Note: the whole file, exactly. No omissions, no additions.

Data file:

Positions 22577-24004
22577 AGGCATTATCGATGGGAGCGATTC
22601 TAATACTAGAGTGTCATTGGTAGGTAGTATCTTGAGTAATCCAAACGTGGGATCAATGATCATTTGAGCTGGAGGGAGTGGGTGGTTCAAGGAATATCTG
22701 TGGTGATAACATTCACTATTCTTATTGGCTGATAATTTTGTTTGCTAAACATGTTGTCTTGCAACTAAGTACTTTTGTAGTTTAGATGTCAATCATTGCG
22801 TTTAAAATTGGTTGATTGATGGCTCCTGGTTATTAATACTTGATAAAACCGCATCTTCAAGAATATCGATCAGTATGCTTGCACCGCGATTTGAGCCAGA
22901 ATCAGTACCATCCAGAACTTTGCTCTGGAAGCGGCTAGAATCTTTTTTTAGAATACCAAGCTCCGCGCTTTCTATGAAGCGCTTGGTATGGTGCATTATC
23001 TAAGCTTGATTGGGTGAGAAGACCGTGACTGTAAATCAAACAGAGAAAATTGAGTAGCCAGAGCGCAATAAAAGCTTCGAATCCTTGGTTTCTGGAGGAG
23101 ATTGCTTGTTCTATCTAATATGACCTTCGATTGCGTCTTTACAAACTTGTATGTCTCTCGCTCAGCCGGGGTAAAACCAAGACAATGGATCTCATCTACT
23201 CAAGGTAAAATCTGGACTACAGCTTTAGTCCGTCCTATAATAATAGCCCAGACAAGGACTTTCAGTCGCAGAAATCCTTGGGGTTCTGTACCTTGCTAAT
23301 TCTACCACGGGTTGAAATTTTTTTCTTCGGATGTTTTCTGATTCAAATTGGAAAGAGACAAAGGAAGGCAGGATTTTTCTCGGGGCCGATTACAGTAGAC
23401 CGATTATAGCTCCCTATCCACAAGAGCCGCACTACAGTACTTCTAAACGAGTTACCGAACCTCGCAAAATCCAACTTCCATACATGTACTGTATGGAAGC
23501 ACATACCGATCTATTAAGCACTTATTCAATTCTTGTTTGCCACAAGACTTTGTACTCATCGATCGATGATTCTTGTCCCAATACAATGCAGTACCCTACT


Positions 22577-24004
22577 AGGCATTATCGATGGGAGCGATTC
22601 TAATACTAGAGTGTCATTGGTAGGTAGTATCTTGAGTAATCCAAACGTGGGATCAATGATCATTTGAGCTGGAGGGAGTGGGTGGTTCAAGGAATATCTG
22701 TGGTGATAACATTCACTATTCTTATTGGCTGATAATTTTGTTTGCTAAACATGTTGTCTTGCAACTAAGTACTTTTGTAGTTTAGATGTCAATCATTGCG
22801 TTTAAAATTGGTTGATTGATGGCTCCTGGTTATTAATACTTGATAAAACCGCATCTTCAAGAATATCGATCAGTATGCTTGCACCGCGATTTGAGCCAGA
22901 ATCAGTACCATCCAGAACTTTGCTCTGGAAGCGGCTAGAATCTTTTTTTAGAATACCAAGCTCCGCGCTTTCTATGAAGCGCTTGGTATGGTGCATTATC
23001 TAAGCTTGATTGGGTGAGAAGACCGTGACTGTAAATCAAACAGAGAAAATTGAGTAGCCAGAGCGCAATAAAAGCTTCGAATCCTTGGTTTCTGGAGGAG
23101 ATTGCTTGTTCTATCTAATATGACCTTCGATTGCGTCTTTACAAACTTGTATGTCTCTCGCTCAGCCGGGGTAAAACCAAGACAATGGATCTCATCTACT
23201 CAAGGTAAAATCTGGACTACAGCTTTAGTCCGTCCTATAATAATAGCCCAGACAAGGACTTTCAGTCGCAGAAATCCTTGGGGTTCTGTACCTTGCTAAT
23301 TCTACCACGGGTTGAAATTTTTTTCTTCGGATGTTTTCTGATTCAAATTGGAAAGAGACAAAGGAAGGCAGGATTTTTCTCGGGGCCGATTACAGTAGAC
23401 CGATTATAGCTCCCTATCCACAAGAGCCGCACTACAGTACTTCTAAACGAGTTACCGAACCTCGCAAAATCCAACTTCCATACATGTACTGTATGGAAGC
23501 ACATACCGATCTATTAAGCACTTATTCAATTCTTGTTTGCCACAAGACTTTGTACTCATCGATCGATGATTCTTGTCCCAATACAATGCAGTACCCTACT